Fold mountains

Gourmet meals in the mountains

Boulder County Farmers Markets

The snow is melting and it’s time to dust off your hiking boots and backpacks. And we all know that planning your camping meals and snacks is half the fun of summer adventures.

Whether you’re hiking through the Sangre de Cristos with Farm to Summit’s Thai Peanut Slaw or hiking Horsetooth with a PB & Palisade Peach Jam sandwich, bringing local food is easy and a good idea. tastes better than those traditional prepackaged camping meals packed with too much salt and too little flavor.

Leave it to the pros: from farm to summit

When it comes to food on the trail, Louise and Jane Barden have managed to perfectly combine backcountry convenience with local, sustainable cuisine. This Durango-based couple started Farm to Summit in 2020, with a mission to create farm-fresh dehydrated meals that are flavorful and sustainably produced and packaged.

Camping foods should be convenient and easy to prepare, like these rolled oats from Farm to Summit, plus bonus points for sustainable ingredients and packaging. (Farm to Summit / Courtesy Photo)

The inspiration for local backpacking meals was born out of necessity. Co-founder and owner Louise Barden, a research ecologist, spent weeks hiking in remote terrain and missed her fresh home cooking. Heavy slops encased in thick plastic walls and filled with preservatives weren’t doing it for her, so she started experimenting with her own dehydrated meals.

Jane Barden, the other founder and owner of Farm to Summit, grew up in Michigan on her family’s farm and gained years of gourmet work in the restaurant industry. These foundational experiences shaped Jane’s passion for quality food and for reducing food waste, especially food discarded due to purely aesthetic imperfections.

Jane and Louise have joined forces to create light, instant meals with dehydrated vegetables from local farms in their western Colorado home. Their meals are sealed in omnidegradable packaging to avoid polluting the beautiful wild environments we are lucky enough to dine in. Omnidegradable means the packaging is recyclable and compostable.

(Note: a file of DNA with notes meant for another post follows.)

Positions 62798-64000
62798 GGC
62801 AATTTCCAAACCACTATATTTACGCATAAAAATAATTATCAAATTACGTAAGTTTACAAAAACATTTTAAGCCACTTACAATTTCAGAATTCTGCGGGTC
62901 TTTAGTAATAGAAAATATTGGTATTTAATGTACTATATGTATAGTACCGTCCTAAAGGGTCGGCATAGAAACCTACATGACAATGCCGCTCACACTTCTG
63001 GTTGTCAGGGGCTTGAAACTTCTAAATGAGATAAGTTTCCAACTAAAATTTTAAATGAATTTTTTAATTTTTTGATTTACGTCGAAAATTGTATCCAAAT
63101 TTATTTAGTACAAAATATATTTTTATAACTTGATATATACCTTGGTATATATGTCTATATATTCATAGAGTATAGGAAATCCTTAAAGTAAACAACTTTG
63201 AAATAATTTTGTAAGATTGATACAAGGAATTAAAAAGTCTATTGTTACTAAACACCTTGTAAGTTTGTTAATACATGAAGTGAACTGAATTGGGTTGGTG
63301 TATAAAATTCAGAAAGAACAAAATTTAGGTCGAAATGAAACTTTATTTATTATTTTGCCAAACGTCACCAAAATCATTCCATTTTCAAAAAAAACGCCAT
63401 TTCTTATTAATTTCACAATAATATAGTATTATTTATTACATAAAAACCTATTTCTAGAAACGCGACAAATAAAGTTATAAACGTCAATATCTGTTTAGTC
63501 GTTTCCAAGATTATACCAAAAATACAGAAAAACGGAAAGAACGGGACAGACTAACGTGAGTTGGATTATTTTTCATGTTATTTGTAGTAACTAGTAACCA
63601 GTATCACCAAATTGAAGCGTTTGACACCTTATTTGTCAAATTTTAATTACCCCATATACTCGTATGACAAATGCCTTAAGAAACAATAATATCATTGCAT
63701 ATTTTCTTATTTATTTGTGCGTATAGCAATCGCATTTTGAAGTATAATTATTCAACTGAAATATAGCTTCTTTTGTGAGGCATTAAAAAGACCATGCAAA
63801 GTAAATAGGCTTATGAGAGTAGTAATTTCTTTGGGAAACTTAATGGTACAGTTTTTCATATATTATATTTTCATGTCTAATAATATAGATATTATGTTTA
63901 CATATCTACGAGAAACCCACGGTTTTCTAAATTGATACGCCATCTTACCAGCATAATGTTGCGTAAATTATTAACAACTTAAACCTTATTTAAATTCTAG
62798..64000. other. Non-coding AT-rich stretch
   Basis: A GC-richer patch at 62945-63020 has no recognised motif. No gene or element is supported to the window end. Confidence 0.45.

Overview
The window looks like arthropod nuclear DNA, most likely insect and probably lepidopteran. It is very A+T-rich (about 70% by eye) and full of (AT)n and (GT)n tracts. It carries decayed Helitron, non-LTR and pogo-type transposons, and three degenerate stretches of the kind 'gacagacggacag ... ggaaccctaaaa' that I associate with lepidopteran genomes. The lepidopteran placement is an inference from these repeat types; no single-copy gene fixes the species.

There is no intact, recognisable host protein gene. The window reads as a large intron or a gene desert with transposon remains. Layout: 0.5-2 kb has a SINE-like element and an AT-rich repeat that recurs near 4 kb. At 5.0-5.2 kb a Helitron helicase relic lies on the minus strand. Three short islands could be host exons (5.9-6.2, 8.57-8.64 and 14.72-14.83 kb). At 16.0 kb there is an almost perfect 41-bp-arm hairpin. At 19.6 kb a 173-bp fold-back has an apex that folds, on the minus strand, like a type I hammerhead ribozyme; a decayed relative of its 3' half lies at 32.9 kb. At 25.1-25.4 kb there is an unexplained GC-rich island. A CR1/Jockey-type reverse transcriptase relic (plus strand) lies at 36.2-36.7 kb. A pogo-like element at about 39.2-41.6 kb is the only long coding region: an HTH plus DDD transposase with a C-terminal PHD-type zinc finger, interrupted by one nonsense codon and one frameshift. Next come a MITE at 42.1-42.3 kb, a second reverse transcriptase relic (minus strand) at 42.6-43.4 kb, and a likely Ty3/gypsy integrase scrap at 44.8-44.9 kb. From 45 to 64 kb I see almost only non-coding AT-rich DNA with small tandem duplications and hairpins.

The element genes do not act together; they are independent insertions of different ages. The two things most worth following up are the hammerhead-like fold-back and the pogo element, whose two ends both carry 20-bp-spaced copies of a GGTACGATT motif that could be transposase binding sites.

Farm to Summit improves our ability to enjoy and nurture ourselves outdoors and resolve the broken ties in our often wasteful food system. With flavors like Fall Harvest Green Curry, Thai Peanut Slaw, Puebloan Beans and Rice, and Green Chili Macaroni and Cheese, you might want to stay in the woods for a few dinners. more.

Farm to Summit will join the Boulder Markets on Wednesday and Saturday this season; their next dates are June 22 and June 25. Or visit their store at farmtosummit.com/products/.

Hobbyist Hour: Staff Camping Cooking

When it comes to making snacks at home to take on the trails, the BCFM team has some tasty ideas. BCFM Food Access Coordinator Mickey Davis turns on his dehydrator – a versatile kitchen appliance that can be used to preserve almost anything.

In the fall, she concocts apple leather. Cook apples until tender, blending until smooth and dehydrated to create a rollable fruit leather. Now we just have to wait for the apples from the First Fruits and Ela Family orchards to be harvested.

If you’re car camping and have a slightly larger kitchen setup, Longmont Market Manager Ann Mattson suggests a paella. The rice base offers plenty of opportunities to add local vegetables and meats.

If you’re committed to keeping your bag light, Executive Director Mackenzie Sehlke has a tried-and-true Eagle Scout recipe for a foil-wrapped meal that’s perfect for a campfire.

Choose your own adventure sheet packs

Spring or red onions, coarsely chopped

Green or fresh garlic, coarsely chopped

4-6 small potatoes, cut into wedges

2-4 carrots, coarsely chopped

1-2 peppers of your choice (ancho, Anaheim, lunchbox, jalapeños)

Bonus vegetables: turnips, breakfast radishes, or any other root vegetable of your choice

Herbs of your choice, coarsely chopped (recommended: savory, rosemary, thyme, sage and tarragon)

Olive oil for coating

Salt and pepper to taste

Directions: Make Ahead: Coarsely chop the vegetables and toss with the onions, garlic, herbs and olive oil in a large bowl.

At the campfire, divide the seasoned vegetables between four large pieces of aluminum foil.

Bonus: add protein of your choice on top (fish, sausage, or tempeh are your favorites). Fold the foil to create a tightly sealed package and place it in campfire embers or on the camping stove. Cook for 10-20 minutes depending on size, until vegetables are tender and proteins are cooked through.

Crumple foil, discard in container and wrap. The cleaning is done.

outdoor supplies

You can pick up all your outdoor dining supplies at the Boulder County Farmers Markets on Saturdays in Boulder or Longmont. If you’re going away for the weekend in the high country, pick up your provisions on Wednesday evening or order online for collection at bcfm.org. Too busy venturing out on weekends to get to the market? Order your market transport online and collect it during the week – or have it delivered on Monday morning.